Excessively Hair Pulling
When I was in Junior College, I knew a happy, bubbly girl named Yurou who once posted on Facebook that she had shaved her head.
Back then, donating your locks to Hair For Hope was a common occurrence so I didn’t think much of it.
But when we reconnected, Yurou revealed she had gone bald in an attempt to get rid of a secret illness which has plagued her for the past 16 years.
How It Started
I was 8 years old when I first started plucking my hair. It was the first day of Primary 2. I had spent the morning dealing with diarrhoea and got my uniform sopping wet. As the feelings of embarrassment crept up on me, so did an ‘itchy’ feeling in my scalp.
I started pulling my hair out strand by strand, intrigued by the translucent white roots. From then, pulling at my hair became something I did constantly and uncontrollably.
Initially, I thought this behaviour was linked to me being an impulsive, hyperactive child. But as I grew older, the more stressed I felt, the worse the plucking became. It got to the point I accepted if I wanted to pass my exams, I’d have to suck it up and sacrifice my hair.
Suffering alone with the hair-pulling disorder
Plucking at my hair caused many visible bald spots. After every ‘pull session’, I’d clear the chunks of hair on the ground, so nobody would find out.
When my parents first found out, they were understandably afraid. My dad said, “你真的有很大的问题！(You seriously have a big problem)”.
I felt horrible because I knew he was right, but I couldn’t help it. I wanted to know what was wrong with me too.
Luckily, I wasn’t made fun of in school because I hid the bald spots in my ponytail and the people who knew were nice about it. Usually, they’d react with a shocked “Why?!”. Others would advise me to “try wearing a hat” or “just tie your hair lah”.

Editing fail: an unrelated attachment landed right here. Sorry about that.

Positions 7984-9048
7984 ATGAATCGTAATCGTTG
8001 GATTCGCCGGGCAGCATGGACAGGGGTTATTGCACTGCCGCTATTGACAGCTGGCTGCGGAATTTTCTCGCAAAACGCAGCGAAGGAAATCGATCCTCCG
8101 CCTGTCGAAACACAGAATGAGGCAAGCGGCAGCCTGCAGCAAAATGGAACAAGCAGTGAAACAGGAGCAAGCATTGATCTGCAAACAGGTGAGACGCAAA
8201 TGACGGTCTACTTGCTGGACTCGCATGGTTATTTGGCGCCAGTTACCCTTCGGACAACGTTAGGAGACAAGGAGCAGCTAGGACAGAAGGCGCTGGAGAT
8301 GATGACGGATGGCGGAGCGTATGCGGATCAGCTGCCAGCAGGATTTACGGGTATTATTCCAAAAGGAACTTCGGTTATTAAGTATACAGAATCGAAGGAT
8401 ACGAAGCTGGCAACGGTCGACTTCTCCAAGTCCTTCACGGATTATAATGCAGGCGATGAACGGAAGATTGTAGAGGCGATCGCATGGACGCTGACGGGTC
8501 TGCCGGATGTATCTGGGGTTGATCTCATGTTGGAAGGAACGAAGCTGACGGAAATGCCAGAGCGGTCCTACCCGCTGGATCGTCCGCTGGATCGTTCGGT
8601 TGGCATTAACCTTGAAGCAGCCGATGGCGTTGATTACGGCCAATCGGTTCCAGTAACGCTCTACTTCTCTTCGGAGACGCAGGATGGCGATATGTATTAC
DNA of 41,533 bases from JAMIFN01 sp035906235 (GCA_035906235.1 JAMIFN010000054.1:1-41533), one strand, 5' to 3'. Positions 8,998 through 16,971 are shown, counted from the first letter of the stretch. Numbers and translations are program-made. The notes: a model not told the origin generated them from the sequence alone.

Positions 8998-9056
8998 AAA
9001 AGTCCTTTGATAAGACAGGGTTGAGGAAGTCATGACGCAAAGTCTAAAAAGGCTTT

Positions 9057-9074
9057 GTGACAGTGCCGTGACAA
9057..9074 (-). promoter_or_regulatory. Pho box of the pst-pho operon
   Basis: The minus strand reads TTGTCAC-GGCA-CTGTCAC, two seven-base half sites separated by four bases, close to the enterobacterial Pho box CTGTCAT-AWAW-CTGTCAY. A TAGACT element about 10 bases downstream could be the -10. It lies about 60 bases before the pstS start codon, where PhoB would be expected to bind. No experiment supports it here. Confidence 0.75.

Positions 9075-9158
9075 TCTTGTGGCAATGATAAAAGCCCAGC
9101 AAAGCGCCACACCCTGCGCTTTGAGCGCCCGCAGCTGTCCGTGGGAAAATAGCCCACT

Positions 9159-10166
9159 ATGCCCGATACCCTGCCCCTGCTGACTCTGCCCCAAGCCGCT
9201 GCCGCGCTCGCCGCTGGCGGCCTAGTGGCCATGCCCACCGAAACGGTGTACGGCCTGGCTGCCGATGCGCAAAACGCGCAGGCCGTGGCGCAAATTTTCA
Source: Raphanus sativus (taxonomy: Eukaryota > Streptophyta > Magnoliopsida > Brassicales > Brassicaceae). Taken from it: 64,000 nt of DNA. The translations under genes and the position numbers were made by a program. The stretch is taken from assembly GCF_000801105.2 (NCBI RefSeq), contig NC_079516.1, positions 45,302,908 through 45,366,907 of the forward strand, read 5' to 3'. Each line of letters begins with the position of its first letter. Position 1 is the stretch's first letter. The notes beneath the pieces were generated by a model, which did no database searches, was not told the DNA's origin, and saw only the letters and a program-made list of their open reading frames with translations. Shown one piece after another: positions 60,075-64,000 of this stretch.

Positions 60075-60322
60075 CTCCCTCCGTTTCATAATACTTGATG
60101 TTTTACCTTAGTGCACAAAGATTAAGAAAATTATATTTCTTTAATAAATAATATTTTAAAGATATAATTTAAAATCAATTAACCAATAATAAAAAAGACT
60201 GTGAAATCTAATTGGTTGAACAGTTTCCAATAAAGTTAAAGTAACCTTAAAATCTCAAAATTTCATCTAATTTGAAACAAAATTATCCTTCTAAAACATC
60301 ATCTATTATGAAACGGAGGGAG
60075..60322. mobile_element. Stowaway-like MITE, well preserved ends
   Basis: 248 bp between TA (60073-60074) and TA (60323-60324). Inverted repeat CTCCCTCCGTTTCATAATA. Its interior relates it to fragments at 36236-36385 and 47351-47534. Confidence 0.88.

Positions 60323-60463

Some even joke and say, “Why don’t you pluck somewhere else, like your pubic hair?”. But if it was so easy to stop myself, I would have done it already.
Learning about trichotillomania and trying to recover
For the longest time, I suffered alone and in silence. Until one day, my best friend watched ‘My Strange Addiction’, and discovered my condition was termed ‘trichotillomania’.
I started researching about trich and learnt it’s a type of Body-Focused Repetitive Behavior, classified under obsessive-compulsive and related disorders within the DSM-5.
Equipped with the relevant knowledge, I could now better handle my disorder. I started practising mindfulness and being more self-aware by managing emotional (being bored, stress) and situational triggers (when I was studying, watching TV, reading).
In an attempt to stop myself from pulling my hair out, I even decided to shave my head. I thought to myself, “If people with cancer can deal with so much physical and psychological pain, I can definitely be brave enough to go bald and try my best at recovery”.
Living With Trichotillomania
Though I still struggle with trich, dealing with the condition isn’t all bad for me because I have a strong support group who loves me for who I am. My friends and family make me feel beautiful and secure, and let me know I don’t have to feel embarrassed.
I hope by sharing my story, we can start a conversation to reduce the stigma surrounding mental illnesses. And if there are others out there like me, know you don’t have to be ashamed.
At the end of the day, I hope we all choose love, not fear. Hair or not, we are beautiful, and having trichotillomania is #notjustabadhabit.
Cover image: Source